Member revolt forces SwapClear to revamp margin model

revolution-fist

LCH.Clearnet is overhauling the margin model used by SwapClear, its interest rate swap clearing service, after members protested it was not generating big enough collateral calls – resulting in the risk being covered by member contributions to the default fund instead. That is a problem because losses that eat through a defaulting member's initial margin and default fund contribution are shared among the other contributors to the fund – less initial margin means more mutualised risk.

"The financial resources of SwapClear are made up predominantly of the initial margin and default fund, and we are of the opinion that the person introducing the risk to the clearing house should bear the risk of loss, and that should be reflected in the initial margin numbers. Currently, SwapClear's model does not make that possible, and clearing members will end up bearing more risk than they should," says one risk manager at a European bank. Default fund contributions also attract a separate capital charge.

A new model has been drawn up by the central counterparty (CCP). It is being reviewed by the UK's Financial Services Authority (FSA) but may not be signed off until March – SwapClear members say the clearer proposed an interim solution as a quick fix, but the regulator insisted on a complete model review.

SwapClear's chief executive, Michael Davie, says the clearer will change the balance between initial margin and default fund contributions, and confirms a new model is with the FSA for validation. He would not confirm or deny that an initial fix was rejected by the regulator. The FSA also refused to comment.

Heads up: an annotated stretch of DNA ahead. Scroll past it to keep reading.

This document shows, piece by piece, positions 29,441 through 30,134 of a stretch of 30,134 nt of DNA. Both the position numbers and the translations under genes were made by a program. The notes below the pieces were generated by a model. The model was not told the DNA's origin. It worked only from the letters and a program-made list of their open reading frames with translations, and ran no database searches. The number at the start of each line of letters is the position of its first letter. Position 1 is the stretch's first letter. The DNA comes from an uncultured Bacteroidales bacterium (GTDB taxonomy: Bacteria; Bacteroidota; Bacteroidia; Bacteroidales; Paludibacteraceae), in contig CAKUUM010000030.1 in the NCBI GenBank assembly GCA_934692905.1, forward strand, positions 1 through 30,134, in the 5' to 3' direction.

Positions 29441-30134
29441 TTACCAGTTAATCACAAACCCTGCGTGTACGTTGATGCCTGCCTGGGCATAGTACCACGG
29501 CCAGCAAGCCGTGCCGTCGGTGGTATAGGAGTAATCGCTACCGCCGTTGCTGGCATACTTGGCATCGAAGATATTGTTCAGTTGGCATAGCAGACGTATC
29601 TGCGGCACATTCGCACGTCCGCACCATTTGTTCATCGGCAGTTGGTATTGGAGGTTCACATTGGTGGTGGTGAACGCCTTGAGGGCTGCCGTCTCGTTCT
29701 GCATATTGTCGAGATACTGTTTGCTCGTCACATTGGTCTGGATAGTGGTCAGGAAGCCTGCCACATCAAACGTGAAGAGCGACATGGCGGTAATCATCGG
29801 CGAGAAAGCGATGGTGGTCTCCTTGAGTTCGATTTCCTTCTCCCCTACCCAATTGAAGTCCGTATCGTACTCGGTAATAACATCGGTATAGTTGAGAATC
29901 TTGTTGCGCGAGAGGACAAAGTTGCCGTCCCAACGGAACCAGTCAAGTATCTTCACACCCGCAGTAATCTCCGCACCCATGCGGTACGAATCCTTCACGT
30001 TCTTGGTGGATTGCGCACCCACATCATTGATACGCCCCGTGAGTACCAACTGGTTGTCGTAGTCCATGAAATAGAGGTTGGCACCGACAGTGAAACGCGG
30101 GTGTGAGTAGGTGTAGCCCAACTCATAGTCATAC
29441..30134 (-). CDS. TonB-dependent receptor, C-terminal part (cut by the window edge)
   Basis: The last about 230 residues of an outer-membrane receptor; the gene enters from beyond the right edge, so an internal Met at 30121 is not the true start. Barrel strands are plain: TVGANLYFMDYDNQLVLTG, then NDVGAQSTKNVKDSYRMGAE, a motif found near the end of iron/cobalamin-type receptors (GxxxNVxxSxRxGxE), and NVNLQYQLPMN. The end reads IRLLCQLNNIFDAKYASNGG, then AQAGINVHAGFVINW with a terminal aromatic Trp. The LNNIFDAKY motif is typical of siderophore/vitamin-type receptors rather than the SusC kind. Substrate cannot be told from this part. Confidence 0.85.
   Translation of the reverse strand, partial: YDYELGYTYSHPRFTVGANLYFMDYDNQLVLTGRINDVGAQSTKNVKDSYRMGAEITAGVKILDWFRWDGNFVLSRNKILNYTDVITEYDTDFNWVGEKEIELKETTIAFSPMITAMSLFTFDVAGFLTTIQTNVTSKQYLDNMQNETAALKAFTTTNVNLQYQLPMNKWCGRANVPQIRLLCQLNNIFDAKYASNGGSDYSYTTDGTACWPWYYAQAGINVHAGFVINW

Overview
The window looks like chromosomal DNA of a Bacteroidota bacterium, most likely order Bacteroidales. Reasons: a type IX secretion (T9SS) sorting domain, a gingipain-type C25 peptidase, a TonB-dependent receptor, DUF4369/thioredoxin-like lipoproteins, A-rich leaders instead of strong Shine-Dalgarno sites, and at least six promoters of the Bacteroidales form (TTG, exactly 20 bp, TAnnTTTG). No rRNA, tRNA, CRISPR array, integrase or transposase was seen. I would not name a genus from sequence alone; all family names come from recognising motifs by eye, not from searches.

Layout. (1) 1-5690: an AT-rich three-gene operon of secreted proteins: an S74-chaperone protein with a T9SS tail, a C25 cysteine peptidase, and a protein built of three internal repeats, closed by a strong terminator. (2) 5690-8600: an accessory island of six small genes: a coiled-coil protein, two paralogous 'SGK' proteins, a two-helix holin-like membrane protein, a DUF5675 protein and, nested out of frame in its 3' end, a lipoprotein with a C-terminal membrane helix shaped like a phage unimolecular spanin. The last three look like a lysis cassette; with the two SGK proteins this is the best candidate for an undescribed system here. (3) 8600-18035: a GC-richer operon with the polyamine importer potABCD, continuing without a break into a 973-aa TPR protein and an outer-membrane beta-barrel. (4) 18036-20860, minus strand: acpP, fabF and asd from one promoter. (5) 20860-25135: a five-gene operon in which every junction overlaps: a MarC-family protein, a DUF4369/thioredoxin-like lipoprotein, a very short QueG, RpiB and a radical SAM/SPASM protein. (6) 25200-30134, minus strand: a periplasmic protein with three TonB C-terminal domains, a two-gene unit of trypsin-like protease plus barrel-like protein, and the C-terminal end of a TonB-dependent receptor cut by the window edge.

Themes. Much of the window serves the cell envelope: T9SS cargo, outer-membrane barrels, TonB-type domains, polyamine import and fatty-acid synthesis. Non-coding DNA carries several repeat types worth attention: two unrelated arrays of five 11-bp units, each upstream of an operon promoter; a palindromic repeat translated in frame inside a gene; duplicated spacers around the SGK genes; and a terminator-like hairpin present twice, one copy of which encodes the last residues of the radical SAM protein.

A year ago, the margin imbalance might not have mattered too much – SwapClear had handled a total of $359 billion in client interest rate swap volumes – but client clearing has rocketed this year. Volumes hit $2.9 trillion by the end of August. That gives rise to another headache for clearing members – because they are responsible for managing the risk of one of their clients defaulting, charging a client SwapClear's margin numbers alone could leave them exposed in the event of a customer default.

We alerted LCH.Clearnet instantly and asked them to fix their models immediately because the deficiency leaves us exposed to higher mutualised losses

"We now face awkward conversations with our clients, trying to explain to them that the CCP margins aren't enough, and we have to call for excess margin over and above the CCP minimum to cover the potential risk. That is not an easy conversation to have," says a clearing expert at a US bank.

There can be a significant gap between SwapClear's actual margin requirements and the level member firms want to see. It arises because SwapClear's value-at-risk model works out collateral based on historical market moves recorded in relative, rather than absolute, terms. When those relative moves are applied to today's low interest rate environment, the model spits out low margin numbers.

"We became aware of the issue about six months ago and we recognised the model had issues because it was based on relative moves, not absolute moves. In a protracted low interest rate environment, this means positions could be under-collateralised by as much as 40% at the 10-year point, for example. Once we discovered this, we alerted LCH.Clearnet instantly and asked them to fix their models immediately because the deficiency leaves us exposed to higher mutualised losses," says a clearing specialist at a second US bank. He says conversations with SwapClear on the subject were difficult.

SwapClear has responded to these concerns, but Davie rejects the idea that the current model is wrong or that users of the service are under-protected.

"We have a relative bias in parts of the model and as rates stay low for a prolonged period of time, the model doesn't work as well, but I certainly wouldn't characterise it as being wrong, and I certainly wouldn't characterise it as under-margining. Those are both fairly grave charges for a CCP," he says.

"What we are doing is looking to rebalance the model between what is mutualised by all the members and what is paid by the individual introducers of risk – and to have a model that will work well in low-rate environments and indeed when rates go back up. Once we have settled on a sufficient balance between the mutualised risk and margin contributions, we want to have a model that will preserve that balance in a variety of rate environments," Davie adds.

When the new model is validated, the default fund should fall in size but not necessarily on a dollar-for-dollar basis, says Davie.

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